|Publication number||US5425737 A|
|Application number||US 08/089,950|
|Publication date||Jun 20, 1995|
|Filing date||Jul 9, 1993|
|Priority date||Apr 8, 1992|
|Also published as||DE69406725D1, DE69406725T2, EP0632998A1, EP0632998B1|
|Publication number||08089950, 089950, US 5425737 A, US 5425737A, US-A-5425737, US5425737 A, US5425737A|
|Inventors||John E. Burbank, William J. Allen, George Jessup, Frederick F. Ahari, Robert A. Rabiner|
|Original Assignee||American Cyanamid Co.|
|Export Citation||BiBTeX, EndNote, RefMan|
|Patent Citations (17), Referenced by (125), Classifications (17), Legal Events (9)|
|External Links: USPTO, USPTO Assignment, Espacenet|
This application is a continuation-in-part of U.S. patent application Ser. No. 07/967,033, filed Oct. 27, 1992, now abandoned; which is a continuation-in-part of U.S. patent application Ser. No. 07/865,234, filed Apr. 8, 1992 now abandoned and Ser. No. 07/927,969, filed Aug. 11, 1992 now abandoned.
The present invention relates to a method of placing a purse string suture in a bowel or other section of tubular tissue and to an instrument for performing the procedure quickly and without having to open the patient completely.
It is sometimes necessary in performing operations on sections of the alimentary canal to have to put a purse string suture in that tubular tissue. This occurs, for example, when the severed ends of the bowel are rejoined by anastomosis. A biofragmentable anastomosis ring is used to provide a mechanically locking connection that maintains contact between the ends of the intestine in an inverted anastomosis. A purse string suture is used to draw each of the severed ends of the intestine snugly around the barrel of the ring. The ring produces secure serosa-to-serosa apposition of the ends of the intestine and maintains a satisfactory patency until healing occurs and the ring degrades into small harmless fragments, which are eliminated from the body. Anastomosis rings are used in the treatment of various disease processes for which intestinal resection and anastomosis is indicated, for example, carcinoma, diverticular disease, and colostomy closure. A description of the procedure may be found, for example, in U.S. Patent Nos. 4,467,804; 4,552,148 and 4,766,898.
Placing a purse string suture in tubular tissue has generally required fully opening the body cavity. It would be desirable if there were a procedure for doing so without such a large incision, for example by accessing the body cavity through one or two cannulas instead.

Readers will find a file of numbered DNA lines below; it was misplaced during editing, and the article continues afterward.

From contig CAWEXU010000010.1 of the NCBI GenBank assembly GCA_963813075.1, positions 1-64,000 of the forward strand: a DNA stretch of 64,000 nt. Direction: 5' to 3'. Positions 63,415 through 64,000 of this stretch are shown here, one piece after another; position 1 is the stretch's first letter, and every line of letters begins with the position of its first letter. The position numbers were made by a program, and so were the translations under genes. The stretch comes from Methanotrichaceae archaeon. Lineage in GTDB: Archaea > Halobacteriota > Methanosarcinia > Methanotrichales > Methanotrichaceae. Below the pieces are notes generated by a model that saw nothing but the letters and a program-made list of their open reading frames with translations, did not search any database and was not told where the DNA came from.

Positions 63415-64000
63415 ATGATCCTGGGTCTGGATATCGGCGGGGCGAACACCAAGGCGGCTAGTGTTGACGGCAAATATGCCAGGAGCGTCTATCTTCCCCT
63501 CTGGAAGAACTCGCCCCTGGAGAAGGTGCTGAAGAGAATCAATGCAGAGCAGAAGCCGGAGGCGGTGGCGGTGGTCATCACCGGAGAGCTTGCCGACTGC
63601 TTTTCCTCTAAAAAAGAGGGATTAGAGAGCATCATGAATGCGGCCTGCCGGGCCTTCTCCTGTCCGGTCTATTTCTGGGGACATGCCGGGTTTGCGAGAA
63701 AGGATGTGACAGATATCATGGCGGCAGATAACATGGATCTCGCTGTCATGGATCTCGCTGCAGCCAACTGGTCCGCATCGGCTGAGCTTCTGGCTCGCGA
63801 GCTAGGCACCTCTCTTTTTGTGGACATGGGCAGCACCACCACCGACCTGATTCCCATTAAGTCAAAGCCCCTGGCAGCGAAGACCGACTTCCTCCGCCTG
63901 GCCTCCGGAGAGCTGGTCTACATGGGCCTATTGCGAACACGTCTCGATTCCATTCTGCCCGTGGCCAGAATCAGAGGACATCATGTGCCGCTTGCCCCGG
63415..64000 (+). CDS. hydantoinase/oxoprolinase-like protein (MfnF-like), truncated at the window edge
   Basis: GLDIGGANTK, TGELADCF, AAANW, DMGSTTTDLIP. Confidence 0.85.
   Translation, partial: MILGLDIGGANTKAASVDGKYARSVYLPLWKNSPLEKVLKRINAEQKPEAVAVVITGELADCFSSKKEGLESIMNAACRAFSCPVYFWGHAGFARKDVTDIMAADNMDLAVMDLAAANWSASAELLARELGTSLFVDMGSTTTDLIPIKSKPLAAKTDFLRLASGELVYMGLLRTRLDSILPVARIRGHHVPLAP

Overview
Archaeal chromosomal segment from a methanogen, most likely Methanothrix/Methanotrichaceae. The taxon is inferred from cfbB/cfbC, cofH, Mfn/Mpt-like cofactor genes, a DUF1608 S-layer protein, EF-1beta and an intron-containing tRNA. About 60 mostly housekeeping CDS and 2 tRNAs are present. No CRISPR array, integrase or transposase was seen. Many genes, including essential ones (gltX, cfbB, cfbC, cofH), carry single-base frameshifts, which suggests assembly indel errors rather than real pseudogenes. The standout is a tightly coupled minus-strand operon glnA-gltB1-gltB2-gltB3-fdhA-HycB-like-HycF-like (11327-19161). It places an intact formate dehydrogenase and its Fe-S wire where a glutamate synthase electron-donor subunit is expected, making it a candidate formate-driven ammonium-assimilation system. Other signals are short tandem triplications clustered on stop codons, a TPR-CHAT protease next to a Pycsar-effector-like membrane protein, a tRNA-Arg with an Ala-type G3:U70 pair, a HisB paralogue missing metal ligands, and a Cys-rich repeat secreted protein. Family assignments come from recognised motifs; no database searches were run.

It is a principal object of the present invention to provide a method and instrument for quickly and effectively putting a purse string suture in a bowel or other section of tubular tissue.
It is a further object of the invention to provide a method and means for putting a purse string suture in a tubular tissue using techniques known as least or minimally invasive surgery without having to fully open the body cavity.
It is a further object of the invention to provide a purse string suturing instrument with an operating mechanism that can be simply and easily manipulated to operate the suturing instrument.
These and other objects are achieved by use of the surgical purse string suturing instrument of the present invention.
In one aspect of the present invention, a suturing instrument is comprised of an elongated shaft; a pair of relatively movable jaws for clamping the tubular tissue therebetween, the first jaw being substantially pivotable with respect to the second jaw about a first pivot axis, and each jaw having a row of spaced-apart, uniform-size teeth; a mechanism for articulating the pair of jaws about a second pivot axis orthogonal to the first pivot axis; a mechanism for closing the jaws together to clamp the tubular tissue therebetween; and an operating mechanism for operating the articulating mechanism and the closing mechanism. The tubular tissue is clamped by meshing the row of teeth of the first jaw with the row of teeth of the second jaw to bend the tissue therebetween into a wavelike configuration with the collapsed tube forming a two-wall thickness of tissue overlying the crest of each tooth. The two rows are opposed and offset with respect to each other so that the rows of teeth mesh when the jaws are closed.
Cut into the crest of each tooth is a channel that runs parallel to the direction of the row of teeth. All of these channels in each row are aligned so as to define a substantially straight passageway at their bottoms, which is segmented or interrupted by the gaps between the teeth. This passageway permits the transit of a thread-pulling needle through all of the teeth in the row. The bottom of the segmented channel is sufficiently close to the bases of the teeth that when a needle is forced through the passageway, with the jaws clamped across the tissue, the needle can pierce and run through the wall of the wave of tissue overlying and contacting the crest of each tooth but avoid penetrating the next adjacent wall of tissue. In this way, the needle threads the suturing material through only the wall of tissue that contacts the teeth through which the needle passes, and does not sew the tube closed. By forcing two needles attached to opposite ends of a length of suturing thread material completely through passageways formed by the channels in each row of teeth in the tissue, an encircling series of stitches is created in the wall of the tubular tissue. Preferably, each needle can be snapped-off near the suture and the needle heads and the suture can be withdrawn from the body through a cannula while the needle shafts are withdrawn back through the passageways. The jaws of the instrument can then be opened and the tissue released. The jaws are closed again to withdraw the suturing instrument through another cannula in the body. The ends of the suture are cut from the needle head and drawn snugly around an anastomosis ring or the like and knotted to form a purse string suture.